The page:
The Tragedy Of Our Times: Jacobean Gore Is Here


As far as my memory runs back,this December has been one of the  goriest  months of all times. Starting from the Sydney Seige, to the Peshawar Massacre; the Cairns murders to the Assam clashes; a lot of lives have been lost and a lot of blood has been shed. Facing such trying times and with such overwhelming bouts of violence, it is difficult to acquiesce with Jim Brickman’s assertion that “it’s a beautiful world and we’re all here.” The question that confronts us all today is: is it really a beautiful world after all?

The combined death toll in all the three tragedies is 226- 10 people were killed in the Lindt Café and Cairns Massacre jointly; 141 people in the Peshawar school attack and 75 in the ethnic clashes in Assam. Of course, not all the goodness and humanity is lost and, there is still much to hope from people and from the world. But it is during these periods of crisis  that doubt and uncertainty grips every mind and it becomes imperative for us to restore one’s belief in humanity and the world.

Is it so difficult to believe in a simple truth that every life has a value?  I would like to remind all those who argue that this kind of depravity is for a cause and that revolution can only be attained through bloodshed, of a certain Mohandas Karamchand Gandhi, whose peaceful diplomacy stands as a testimony to the world as a successful means of attaining freedom from a extremely mighty regime. Just the other day, the movie, Invictus, once again recaptured  the story of another visionary- Nelson Mandela. It shows how moving away from a position of fear of the other is truly liberating for us. Were these leaders not successful in fighting for  their causes without resorting to arms?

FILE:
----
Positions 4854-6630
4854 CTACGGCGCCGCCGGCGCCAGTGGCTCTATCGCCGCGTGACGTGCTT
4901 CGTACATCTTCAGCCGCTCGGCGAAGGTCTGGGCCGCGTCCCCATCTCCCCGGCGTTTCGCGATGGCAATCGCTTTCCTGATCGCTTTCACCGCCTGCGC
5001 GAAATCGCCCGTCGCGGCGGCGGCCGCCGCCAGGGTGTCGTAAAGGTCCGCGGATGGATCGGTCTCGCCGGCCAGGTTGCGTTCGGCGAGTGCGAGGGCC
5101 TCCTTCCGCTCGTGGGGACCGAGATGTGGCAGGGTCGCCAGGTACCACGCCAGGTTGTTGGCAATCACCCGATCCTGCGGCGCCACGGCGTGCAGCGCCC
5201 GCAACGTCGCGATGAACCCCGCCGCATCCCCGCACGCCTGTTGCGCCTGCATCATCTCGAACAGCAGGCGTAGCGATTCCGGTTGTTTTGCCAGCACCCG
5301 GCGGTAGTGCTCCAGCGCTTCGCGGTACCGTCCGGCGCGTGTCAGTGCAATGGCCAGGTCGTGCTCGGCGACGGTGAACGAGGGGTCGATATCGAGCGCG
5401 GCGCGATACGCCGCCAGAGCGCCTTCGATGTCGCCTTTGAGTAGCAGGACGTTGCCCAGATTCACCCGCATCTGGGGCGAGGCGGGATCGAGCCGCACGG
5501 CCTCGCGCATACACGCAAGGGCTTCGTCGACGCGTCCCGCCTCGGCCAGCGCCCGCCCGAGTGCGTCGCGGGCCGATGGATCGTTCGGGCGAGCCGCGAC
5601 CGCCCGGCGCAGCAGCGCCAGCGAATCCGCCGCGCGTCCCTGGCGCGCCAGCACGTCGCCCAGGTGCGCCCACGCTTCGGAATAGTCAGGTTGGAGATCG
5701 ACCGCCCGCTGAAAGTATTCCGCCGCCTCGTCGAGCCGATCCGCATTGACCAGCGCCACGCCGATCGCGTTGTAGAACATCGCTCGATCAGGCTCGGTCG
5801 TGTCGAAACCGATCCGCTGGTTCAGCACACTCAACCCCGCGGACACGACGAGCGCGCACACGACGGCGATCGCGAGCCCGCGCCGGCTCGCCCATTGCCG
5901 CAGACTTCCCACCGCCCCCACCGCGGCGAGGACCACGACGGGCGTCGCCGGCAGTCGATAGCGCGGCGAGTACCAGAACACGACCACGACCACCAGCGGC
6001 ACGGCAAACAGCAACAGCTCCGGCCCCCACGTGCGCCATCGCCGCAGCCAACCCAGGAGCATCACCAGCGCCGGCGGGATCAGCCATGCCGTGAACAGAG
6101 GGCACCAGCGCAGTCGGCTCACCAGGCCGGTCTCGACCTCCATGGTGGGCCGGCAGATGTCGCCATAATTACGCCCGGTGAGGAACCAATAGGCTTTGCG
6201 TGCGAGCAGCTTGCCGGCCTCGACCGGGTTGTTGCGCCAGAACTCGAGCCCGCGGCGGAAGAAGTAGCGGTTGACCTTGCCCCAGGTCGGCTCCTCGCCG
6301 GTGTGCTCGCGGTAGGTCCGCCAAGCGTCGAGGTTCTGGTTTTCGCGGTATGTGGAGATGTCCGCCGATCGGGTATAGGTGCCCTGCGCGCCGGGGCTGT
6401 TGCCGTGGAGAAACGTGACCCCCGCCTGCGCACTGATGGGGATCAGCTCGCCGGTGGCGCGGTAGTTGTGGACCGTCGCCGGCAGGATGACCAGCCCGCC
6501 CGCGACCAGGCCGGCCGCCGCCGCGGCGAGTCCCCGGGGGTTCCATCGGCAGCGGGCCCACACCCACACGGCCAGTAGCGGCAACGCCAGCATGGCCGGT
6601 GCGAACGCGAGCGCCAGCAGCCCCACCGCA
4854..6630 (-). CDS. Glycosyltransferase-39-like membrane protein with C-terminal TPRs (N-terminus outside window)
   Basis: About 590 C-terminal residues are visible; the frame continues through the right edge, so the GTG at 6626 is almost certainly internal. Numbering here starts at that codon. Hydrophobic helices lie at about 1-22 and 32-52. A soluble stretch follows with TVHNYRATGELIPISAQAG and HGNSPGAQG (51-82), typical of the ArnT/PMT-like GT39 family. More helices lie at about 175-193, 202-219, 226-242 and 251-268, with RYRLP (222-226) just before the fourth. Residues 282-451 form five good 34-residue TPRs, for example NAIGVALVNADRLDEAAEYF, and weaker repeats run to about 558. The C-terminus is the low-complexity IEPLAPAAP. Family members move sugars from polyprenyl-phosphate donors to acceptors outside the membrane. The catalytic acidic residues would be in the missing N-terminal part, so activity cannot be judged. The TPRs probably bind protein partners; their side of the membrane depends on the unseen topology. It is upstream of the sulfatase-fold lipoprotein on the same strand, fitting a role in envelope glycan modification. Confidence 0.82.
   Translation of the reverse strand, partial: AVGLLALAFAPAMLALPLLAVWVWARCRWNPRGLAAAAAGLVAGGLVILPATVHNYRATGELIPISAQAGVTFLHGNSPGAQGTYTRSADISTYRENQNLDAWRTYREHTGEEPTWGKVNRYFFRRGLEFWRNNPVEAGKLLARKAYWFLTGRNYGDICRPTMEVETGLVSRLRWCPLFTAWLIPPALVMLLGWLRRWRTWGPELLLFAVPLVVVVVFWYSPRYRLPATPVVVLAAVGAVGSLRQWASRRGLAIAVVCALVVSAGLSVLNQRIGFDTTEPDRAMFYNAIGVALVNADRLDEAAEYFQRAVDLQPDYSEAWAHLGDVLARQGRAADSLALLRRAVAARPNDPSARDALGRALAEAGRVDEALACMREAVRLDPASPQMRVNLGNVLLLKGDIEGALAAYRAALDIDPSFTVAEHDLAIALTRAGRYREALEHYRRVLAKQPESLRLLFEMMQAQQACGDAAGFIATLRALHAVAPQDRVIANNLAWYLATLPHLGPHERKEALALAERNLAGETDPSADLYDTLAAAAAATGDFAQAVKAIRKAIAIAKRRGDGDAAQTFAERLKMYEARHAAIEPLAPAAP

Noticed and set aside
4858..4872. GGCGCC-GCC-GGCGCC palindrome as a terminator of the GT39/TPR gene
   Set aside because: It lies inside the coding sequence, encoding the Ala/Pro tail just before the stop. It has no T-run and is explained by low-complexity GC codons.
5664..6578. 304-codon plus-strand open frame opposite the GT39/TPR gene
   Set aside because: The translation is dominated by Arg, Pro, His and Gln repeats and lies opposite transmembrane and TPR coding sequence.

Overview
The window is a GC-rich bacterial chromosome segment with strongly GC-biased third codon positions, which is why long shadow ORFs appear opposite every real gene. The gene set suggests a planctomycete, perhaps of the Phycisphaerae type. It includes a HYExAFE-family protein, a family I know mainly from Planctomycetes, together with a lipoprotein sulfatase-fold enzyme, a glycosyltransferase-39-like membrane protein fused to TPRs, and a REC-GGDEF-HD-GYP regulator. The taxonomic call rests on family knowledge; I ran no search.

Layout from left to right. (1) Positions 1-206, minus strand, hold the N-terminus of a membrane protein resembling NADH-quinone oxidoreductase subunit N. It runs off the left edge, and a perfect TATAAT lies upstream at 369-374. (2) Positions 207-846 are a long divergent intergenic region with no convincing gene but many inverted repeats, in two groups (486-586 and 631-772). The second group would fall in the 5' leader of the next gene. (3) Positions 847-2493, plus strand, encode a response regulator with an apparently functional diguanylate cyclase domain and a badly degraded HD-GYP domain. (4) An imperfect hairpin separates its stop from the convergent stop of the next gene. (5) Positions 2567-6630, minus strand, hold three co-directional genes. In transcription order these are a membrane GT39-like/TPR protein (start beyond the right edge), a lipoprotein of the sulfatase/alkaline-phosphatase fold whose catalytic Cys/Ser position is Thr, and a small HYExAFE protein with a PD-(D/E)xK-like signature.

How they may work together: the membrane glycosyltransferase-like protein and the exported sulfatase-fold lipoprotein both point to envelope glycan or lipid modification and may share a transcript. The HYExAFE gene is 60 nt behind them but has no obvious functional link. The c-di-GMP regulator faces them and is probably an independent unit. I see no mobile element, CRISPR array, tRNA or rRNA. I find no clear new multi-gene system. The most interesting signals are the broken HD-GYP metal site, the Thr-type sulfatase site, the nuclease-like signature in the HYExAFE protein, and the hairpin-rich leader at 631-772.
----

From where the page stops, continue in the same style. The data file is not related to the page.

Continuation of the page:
If it is the inferior emotions  of fear and revenge that lead one to resort to such savagery and barbarism.  It must be spelt out clearly to the propagators of violence that there’s is nothing but a case of displaced anger and frustration that tries to justify these acts, but never justifies them anyway.  The perverse logic with which these mass-killers justify striking one life after another, makes me wonder if the massacre in Peshawar actually brought back the lives lost in the American drone attacks?   By killing the innocent children in Peshawar, not only did these so-called keepers of religion and tradition exhibit the ugliest form of bestiality towards the children and theirfamilies, but also towards those whose death supposedly inspired them to do so. Even a ten-year-old child can see the futility and perversity of these acts.

The year is coming to an end and I can only hope that more effort is put towards celebrating human  lives instead of murdering, raping, kidnapping andwhat-not! I hope and pray that goodness prevails and that the world does not continue enacting the Jacobean reality of revenge and violence over and over again.Finally, I would like to remind us all thatit is  that time of the year when a resolution list is made and pinned in our minds to be put to the test of practice.For my own part, I do not know if I will be able to exhaust my to-do list for the year completely, but will definitely focus on one crucial task- that of resolving conflicts and addressing my fears in a peaceful manner through conversation and understanding, and NOT through violence. This will be my way of paying respect to the lives lost and those still pulsating with life. It is a task, but it is worth trying neverthless. I believe  there are many more, who share the same sentiment.

Pallavi Ghosh

Image Source: [The Viewspaper]